Julian grew up in San Pedro, Montes de Oca. Both of his parents were professors at the University of Costa Rica. He completed middle school at the Pan-American School and from 9th to 11th grade he attended the Anglo-American School. Julian completed his bachelor’s degree in Electrical Engineering from the University of Costa Rica and eventually immigrated to Boston to get his M.Sc. and now a Ph.D.
Remember the science fiction idea of flying cars? ( eg Blade Runner). Julian is working to make this technology finally happen in the real world.
“Picture what the future of aerospace travel will look like 10/20 years from now (or maybe more). We will have flying vehicles, above and around cities, and those types of things. My branch is working on developing technologies that will help make this not only a reality, but also, a safe reality.”
How long have you been working for NASA?
I joined NASA Langley Research Center in June of 2020 although I did an internship from the NASA Internship, Fellowship and Scholarship (NIFS) program in 2018 at Langley as well.
What is your job and what is your favorite thing about it?
I focus on developing high-performance computing software for Global Navigation Satellite Systems (GNSS) quality simulations in urban environments. We use these simulations to predict locations of poor GPS reception as well as provide safe paths for flying vehicles (which is the focus for my PhD dissertation). Given how bad GPS reception is within urban canyons, we predict how the GPS signals will propagate through the environment, casting shadows off buildings, and creating areas with poor satellite visibility. This applies to the whole gamut of urban air mobility (UAM) applications as most UAM technologies are reliant on GNSS. I use the power of Graphics Processing Units (GPUs) as well as multi-core CPUs to allow us to process more information at a faster rate, allowing us to achieve real-time solutions.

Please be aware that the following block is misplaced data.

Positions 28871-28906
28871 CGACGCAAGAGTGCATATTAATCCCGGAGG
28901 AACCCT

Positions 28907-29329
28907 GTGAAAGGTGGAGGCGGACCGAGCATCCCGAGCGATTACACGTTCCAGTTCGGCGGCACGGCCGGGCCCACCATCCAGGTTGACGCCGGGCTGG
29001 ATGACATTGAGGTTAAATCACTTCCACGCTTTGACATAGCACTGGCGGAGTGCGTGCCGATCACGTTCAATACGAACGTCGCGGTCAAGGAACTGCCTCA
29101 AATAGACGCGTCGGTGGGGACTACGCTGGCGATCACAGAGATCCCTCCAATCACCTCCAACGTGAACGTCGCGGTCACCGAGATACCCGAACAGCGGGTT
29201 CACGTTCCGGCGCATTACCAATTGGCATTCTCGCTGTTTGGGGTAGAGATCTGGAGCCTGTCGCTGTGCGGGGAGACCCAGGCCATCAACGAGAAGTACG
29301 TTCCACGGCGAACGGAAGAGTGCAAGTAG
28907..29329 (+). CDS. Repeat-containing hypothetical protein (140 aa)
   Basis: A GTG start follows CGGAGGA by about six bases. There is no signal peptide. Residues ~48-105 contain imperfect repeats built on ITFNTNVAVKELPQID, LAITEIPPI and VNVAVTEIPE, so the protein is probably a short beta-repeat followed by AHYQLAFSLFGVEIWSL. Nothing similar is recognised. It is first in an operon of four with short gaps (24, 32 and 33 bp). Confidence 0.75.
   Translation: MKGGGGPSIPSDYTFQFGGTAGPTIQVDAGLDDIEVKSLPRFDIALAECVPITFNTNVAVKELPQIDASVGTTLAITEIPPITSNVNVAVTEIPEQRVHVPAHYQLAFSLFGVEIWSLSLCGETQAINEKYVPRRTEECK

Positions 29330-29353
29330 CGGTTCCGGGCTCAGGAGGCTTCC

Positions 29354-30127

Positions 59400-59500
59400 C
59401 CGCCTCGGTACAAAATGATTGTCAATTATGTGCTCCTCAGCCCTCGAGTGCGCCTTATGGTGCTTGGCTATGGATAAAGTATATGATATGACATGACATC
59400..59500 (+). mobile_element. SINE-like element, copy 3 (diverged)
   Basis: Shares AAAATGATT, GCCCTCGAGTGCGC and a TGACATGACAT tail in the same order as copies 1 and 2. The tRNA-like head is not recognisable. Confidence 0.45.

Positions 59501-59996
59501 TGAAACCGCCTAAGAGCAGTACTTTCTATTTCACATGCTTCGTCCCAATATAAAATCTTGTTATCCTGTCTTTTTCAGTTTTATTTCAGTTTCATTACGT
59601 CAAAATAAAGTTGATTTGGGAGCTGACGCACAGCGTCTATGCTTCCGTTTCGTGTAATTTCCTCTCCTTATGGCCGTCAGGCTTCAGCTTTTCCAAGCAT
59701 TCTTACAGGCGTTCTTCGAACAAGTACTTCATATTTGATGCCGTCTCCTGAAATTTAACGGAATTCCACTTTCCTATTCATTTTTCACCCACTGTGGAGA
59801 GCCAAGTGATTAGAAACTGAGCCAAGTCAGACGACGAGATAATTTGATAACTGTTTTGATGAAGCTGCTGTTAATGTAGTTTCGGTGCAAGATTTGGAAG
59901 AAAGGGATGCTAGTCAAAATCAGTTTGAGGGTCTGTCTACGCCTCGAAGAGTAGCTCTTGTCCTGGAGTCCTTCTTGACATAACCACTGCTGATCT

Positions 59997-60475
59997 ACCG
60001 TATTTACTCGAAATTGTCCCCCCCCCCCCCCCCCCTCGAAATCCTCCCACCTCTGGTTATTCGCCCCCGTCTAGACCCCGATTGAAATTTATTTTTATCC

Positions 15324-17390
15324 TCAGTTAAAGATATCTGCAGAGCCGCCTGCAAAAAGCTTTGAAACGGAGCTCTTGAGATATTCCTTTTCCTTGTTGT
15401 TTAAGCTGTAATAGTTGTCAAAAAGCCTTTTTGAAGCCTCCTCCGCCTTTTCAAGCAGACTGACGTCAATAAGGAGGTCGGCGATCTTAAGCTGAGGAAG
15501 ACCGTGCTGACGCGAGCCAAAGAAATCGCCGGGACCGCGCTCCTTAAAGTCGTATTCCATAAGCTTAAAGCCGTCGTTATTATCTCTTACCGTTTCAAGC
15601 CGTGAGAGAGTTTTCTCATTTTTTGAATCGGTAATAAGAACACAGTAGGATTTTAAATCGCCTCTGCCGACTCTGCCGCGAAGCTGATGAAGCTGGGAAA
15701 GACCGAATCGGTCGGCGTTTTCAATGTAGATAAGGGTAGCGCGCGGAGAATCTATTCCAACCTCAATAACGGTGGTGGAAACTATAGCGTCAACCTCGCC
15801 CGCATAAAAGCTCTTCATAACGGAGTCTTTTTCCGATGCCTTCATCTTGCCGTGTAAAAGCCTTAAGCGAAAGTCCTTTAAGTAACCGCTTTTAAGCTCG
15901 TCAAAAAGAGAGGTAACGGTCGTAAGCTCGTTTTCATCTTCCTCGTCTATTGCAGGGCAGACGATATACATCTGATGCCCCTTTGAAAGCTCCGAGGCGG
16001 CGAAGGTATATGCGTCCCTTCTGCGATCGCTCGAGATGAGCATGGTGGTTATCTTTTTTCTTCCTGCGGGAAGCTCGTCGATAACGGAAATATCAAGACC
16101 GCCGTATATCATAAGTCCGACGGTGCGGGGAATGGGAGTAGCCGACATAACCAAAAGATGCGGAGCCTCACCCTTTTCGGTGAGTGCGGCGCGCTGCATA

I’ve always enjoyed working with computers and writing code, but one of my favorite things about my job is the flexibility I have on where I can focus my research. As long as the work I do falls within the project’s scope, I am allowed to target certain ideas. For example, the idea of using these simulations to predict safe paths came out of a meeting with my mentor. Even though that wasn’t the goal of our project, it became a natural next step in our research. Having this flexibility allows me to always find new problems to tackle which keeps the work interesting.
What advice would you give to young Costa Ricans who are interested in working in a career in NASA?
If there’s anything I can say or that I’ve learned from my own experience, is that you should never limit yourself from taking risks. I never pictured myself working at NASA and that meant I never had the courage to even apply to an internship or anything like that here. If it wasn’t for a mixture of good luck and encouragement from friends and family, I wouldn’t be here today. You should allow yourself to dream big and you shouldn’t close any doors that might allow you to achieve it. Something that is also very helpful is to surround yourself with people that are positive and motivated. Having people around you who are driven will help you achieve your own goals as well.
Bruce Callow Canadian space educator and co-author of the books To the Stars: Costa Rica in NASA, To the Stars: Guatemala in Space and The Intrepids.